Regulators, agents and consumer advocates were concerned that navigators could assume some agent licensing functions and that is not envisioned by state law. Insurance agents are worried consumer advocates will press navigators into an expanded role. 

New Hampshire Insurance Commissioner Roger Sevigny told Cohen that HHS had not spelled out whether navigators could cross line into licensed activities. Cohen said he doesn’t have the answers yet but noted that navigators are required by statute, and there would be rules out on their scope.

Wisconsin Insurance Commissioner Ted Nickel told Cohen that the state needs guidance on navigators as quickly as possible. Cohen agreed and said he was going back to HHS to talk to folk there Monday morning. Wisconsin is having the federal government come in and build an exchange and just wants to know how to regulate its various aspects and prepare.

Cohen, who has been the deputy insurance commissioner and general counsel at the California Department of Insurance under John Garamendi and Steve Poizner, acknowledged that the PPACA exchange regulations are still coming into focus.

“Yes, we haven’t put out enough for you to know how this will work,” Cohen said. ”I was a state regulator. I am acutely aware there is a state side to this. My firm belief is that the questions will be answered, the policy will be clear, everyone will know what the rules of the road are.”

The job will be to implement the rules, Cohen said.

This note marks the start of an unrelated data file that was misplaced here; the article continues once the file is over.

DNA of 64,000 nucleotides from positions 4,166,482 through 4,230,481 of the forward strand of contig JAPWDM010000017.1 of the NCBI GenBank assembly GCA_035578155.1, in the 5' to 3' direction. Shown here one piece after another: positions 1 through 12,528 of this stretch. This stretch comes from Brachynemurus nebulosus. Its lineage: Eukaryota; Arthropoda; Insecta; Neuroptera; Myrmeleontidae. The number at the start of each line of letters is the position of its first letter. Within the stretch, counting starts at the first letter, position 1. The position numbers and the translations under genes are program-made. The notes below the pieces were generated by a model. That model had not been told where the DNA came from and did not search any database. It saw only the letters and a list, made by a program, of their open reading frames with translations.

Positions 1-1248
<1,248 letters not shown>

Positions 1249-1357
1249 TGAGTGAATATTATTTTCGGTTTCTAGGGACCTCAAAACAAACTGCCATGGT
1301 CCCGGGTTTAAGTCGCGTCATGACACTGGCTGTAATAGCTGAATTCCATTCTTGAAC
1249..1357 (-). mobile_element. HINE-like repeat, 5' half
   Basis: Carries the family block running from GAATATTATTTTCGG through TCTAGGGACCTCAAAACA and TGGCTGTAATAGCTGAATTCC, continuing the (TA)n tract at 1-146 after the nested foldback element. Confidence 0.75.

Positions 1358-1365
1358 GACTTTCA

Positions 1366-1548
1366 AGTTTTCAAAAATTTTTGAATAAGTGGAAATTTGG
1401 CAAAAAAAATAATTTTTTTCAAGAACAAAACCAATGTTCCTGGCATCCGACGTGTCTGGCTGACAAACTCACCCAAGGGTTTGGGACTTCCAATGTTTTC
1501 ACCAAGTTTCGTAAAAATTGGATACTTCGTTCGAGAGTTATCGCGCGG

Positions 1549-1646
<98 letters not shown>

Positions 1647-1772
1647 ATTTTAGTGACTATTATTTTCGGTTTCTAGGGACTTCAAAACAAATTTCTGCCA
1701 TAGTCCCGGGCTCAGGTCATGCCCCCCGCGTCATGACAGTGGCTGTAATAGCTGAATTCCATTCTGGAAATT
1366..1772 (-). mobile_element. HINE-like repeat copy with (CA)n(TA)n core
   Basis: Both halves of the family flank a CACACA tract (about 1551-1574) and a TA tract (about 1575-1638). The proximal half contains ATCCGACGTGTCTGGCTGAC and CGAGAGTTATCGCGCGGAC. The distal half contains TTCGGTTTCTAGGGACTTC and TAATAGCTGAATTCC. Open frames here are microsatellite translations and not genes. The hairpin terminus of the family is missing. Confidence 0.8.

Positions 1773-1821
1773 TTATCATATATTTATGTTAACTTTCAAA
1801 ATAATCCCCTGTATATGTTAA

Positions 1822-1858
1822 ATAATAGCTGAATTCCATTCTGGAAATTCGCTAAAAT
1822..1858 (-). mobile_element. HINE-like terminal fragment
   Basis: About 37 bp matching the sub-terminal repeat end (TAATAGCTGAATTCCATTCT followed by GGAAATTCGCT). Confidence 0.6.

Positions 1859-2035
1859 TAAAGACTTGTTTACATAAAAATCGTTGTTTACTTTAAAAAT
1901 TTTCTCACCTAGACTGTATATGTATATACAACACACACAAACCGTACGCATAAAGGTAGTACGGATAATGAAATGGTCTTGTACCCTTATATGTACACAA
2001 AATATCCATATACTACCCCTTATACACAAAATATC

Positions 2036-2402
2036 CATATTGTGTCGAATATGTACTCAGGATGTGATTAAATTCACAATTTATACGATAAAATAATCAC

Originally, HHS had asked states that want to build their own exchanges to submit a detailed exchange construction “blueprint” by November 16. 

Now, HHS Secretary Kathleen Sebelius has written to governors to tell them that all they have to submit by Friday is a “declaration letter” indicating the state is interested in helping to establish its own “state-based exchange” program, according to a copy of the letter posted by, an affiliate of the National Academy for State Health Policy.

A state can take until December 14 to submit its exchange blueprint, Sebelius said.

A state that wants to work with HHS to develop a “state partnership exchange” — an exchange set up in such a way that a state handles some tasks and HHS handles others — can submit declaration letters and blueprint applications on a rolling basis up until Feb. 15, 2013, Sebelius said.

Individual consumers and small employers are supposed to be able to use new tax subsidies to buy plans that sell a standardized “essential health benefits” (EHB) package through new PPACA exchanges.

A “qualified health plan” (QHP) that sells coverage through an exchange can offer up to four “metal levels” of coverage, ranging from a bronze-level plan, which would cover 60 percent of the actuarial value of the EHB package, to a platinum-level plan, which would cover 90 percent of the actuarial value of the EHB package.

Individuals are supposed to be able to get “advanced payments” of the new premium tax credits while a calendar year is still in progress, long before they file their income tax forms for that year, so that they can use the “refundable credit” cash to pay for health coverage.

At least in the beginning, only employers with fewer than 50 full-time equivalent (FTE) employees will be able to use SHOP exchanges.